When nearly 2,000 cows start calving, it can be a heyday or a mayday. Terry Forst and her crew find more heydays since adjusting calving seasons, watching nutrition and monitoring calves closely.

Forst manages the Stuart Ranch, which has operations near Caddo, OK, and Waurika, OK. To get better returns from the land and cattle, and to increase labor efficiency, she's moved the herds to two calving seasons.

"We use 60-day fall and spring calving seasons," she says. "This lets us concentrate breeding seasons, keep the cows in better body condition, have more uniform weaning times and sell calves in a narrow timeframe."

A similar fall and spring schedule works for the Fuhrmann Brothers operation, near Gainesville, TX. Edward, Paul and Andy Fuhrmann run a combined seedstock and commercial outfit calving about 280 head a season.

Cows get a 90-day calving period, heifers get 75 days. Fall calving starts in late August, the spring session begins mid-February. First-calf heifers calve when they're two years old and follow the same schedule as cows. Heifers will be moved into the cow herd when their first calf is weaned.

"Generally, two-thirds of the calves are born in the first 30 days of the season," Paul says. "Most are from natural service, although we do use a limited amount of AI."

To minimize calving difficulty, Andy says they breed cows to bulls with birthweight EPDs of 85 and heifers to birthweight EPDs of 65-70.

Makes Sense There are benefits to spring and fall calving and pitfalls, too.

"Late spring calving has warmer temperatures, but can be wet" says Peter Chenoweth, Kansas State University (K-State) veterinarian and professor. "Forage resources are matched to cow requirements better than early spring or winter.

"Late winter, or early spring weather can be extreme, but marketing options are well established," he adds.

The veterinarian adds fall calving is a good time for reducing weather stress.

Caring For Calves Forst starts calving fall heifers about Aug. 16. While the last calf may not drop until Oct. 16, more than 75% of the calves are born in the first 30 days.

At 60 days old, they're vaccinated, branded, castrated and dehorned. Two weeks before weaning, they're re-vaccinated and dewormed with a pour-on. Steers get implanted and calfhood vaccinated when they're turned on to pasture. Heifers also get a calfhood vaccination.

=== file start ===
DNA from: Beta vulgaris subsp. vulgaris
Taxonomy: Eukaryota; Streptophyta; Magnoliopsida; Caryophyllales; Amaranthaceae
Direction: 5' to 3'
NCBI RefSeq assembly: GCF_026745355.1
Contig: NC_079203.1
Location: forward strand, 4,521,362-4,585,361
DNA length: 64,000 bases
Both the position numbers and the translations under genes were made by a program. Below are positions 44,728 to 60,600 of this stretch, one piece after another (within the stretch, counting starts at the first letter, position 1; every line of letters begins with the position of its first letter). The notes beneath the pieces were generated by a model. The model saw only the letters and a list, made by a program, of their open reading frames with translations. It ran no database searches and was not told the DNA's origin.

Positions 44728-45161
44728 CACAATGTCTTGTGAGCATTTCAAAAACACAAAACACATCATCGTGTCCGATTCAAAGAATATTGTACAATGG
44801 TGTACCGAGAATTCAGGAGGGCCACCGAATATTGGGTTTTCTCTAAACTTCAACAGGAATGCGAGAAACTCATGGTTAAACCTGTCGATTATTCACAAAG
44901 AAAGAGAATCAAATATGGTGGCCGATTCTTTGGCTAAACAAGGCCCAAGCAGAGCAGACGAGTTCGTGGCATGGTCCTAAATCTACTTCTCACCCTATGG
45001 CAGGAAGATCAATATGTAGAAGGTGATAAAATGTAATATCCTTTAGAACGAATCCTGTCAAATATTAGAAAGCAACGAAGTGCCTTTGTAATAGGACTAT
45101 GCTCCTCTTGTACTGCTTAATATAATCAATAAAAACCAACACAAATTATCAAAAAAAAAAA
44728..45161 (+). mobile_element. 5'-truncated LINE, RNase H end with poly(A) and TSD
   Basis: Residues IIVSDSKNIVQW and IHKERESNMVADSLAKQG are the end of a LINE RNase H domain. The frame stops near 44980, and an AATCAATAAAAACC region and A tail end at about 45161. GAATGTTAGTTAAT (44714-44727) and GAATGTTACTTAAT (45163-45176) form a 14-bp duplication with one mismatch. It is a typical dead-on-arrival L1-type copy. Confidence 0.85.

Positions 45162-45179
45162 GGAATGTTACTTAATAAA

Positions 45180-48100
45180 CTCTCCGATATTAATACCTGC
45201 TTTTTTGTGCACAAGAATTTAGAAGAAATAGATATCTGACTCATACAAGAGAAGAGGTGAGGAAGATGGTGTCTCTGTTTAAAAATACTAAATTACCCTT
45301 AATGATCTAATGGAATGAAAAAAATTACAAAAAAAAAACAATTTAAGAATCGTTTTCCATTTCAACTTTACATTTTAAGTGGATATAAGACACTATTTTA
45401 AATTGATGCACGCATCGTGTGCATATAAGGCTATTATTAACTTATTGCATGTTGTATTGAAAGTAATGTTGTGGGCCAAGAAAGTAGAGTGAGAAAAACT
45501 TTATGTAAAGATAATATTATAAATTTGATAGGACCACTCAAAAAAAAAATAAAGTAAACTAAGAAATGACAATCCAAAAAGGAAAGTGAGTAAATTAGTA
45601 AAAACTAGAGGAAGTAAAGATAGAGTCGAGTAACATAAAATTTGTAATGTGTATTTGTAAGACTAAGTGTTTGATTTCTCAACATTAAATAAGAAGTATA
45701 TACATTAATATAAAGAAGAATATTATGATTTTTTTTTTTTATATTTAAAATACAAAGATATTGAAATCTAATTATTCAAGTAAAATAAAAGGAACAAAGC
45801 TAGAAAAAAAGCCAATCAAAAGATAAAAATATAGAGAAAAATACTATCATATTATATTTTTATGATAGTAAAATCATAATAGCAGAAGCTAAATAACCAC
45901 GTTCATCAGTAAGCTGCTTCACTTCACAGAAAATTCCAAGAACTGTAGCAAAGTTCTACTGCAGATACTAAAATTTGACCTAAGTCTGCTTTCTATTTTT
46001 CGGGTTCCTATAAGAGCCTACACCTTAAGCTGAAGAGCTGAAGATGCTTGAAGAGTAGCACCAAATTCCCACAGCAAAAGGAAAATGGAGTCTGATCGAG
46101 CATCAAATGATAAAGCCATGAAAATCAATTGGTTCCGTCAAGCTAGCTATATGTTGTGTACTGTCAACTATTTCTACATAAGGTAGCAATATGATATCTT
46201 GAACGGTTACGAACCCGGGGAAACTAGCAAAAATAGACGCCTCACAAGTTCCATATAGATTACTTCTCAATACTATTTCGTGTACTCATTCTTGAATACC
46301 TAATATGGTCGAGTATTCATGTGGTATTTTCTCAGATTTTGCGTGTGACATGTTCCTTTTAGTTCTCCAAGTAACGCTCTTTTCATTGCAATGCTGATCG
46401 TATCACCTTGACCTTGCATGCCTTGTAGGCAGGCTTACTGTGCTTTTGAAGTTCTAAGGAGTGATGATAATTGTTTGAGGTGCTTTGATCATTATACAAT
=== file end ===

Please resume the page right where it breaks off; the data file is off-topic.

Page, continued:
The Fuhrmanns follow an intensive birth monitoring program, combing pastures twice daily to check heifer and cow conditions and looking for newcomers.

"As soon as a calf is dry and has nursed, we tag and weigh it, and iodine the umbilical cord; treat for fire ants as well, if we need to," Andy says. "Because of the drought, we've had to watch for dust pneumonia."

Vaccinations are given to cows prior to calving. At weaning, they vaccinate calves with blackleg, hemophilus, IBR, PI3, BVD and BRSV. Overall, they follow the herd health recommendations made by Texas A&M University.

Whether it's spring or fall calves, Forst and her crew are adamant about incorporating Total Quality Management (TQM) practices.

"We use subcutaneous injections in the neck region. We're always changing needles. We constantly remind ourselves that improper injections are a hit to both us and the industry."

Forst says cows scheduled for September and October calving are generally in a body condition (BC) of a high 6. The crew tries not to rotate pastures with the cows until the calves are more than 60 days old. This lets forages stockpile and puts the cows in a BC of 5 to 6 by the time bulls are turned out Dec. 1.

"We pull the bulls at the end of January and the cows are kept on a maintenance program so we don't lose body condition," Forst says. "Winter annuals start coming on in February and March while we're feeding a 38% protein supplement and hay as needed."

Spring calves follow a similar procedure and are generally weaned in October to go on wheat pasture.

Cow body condition is watched closely at Fuhrmanns' as well. "We're feeding a ryegrass silage that we got by overseeding bermuda with ryegrass," Edward says. Their goal, Paul says, is a minimum of 2 lbs. of protein into each cow per day. They also use alfalfa hay depending on availability.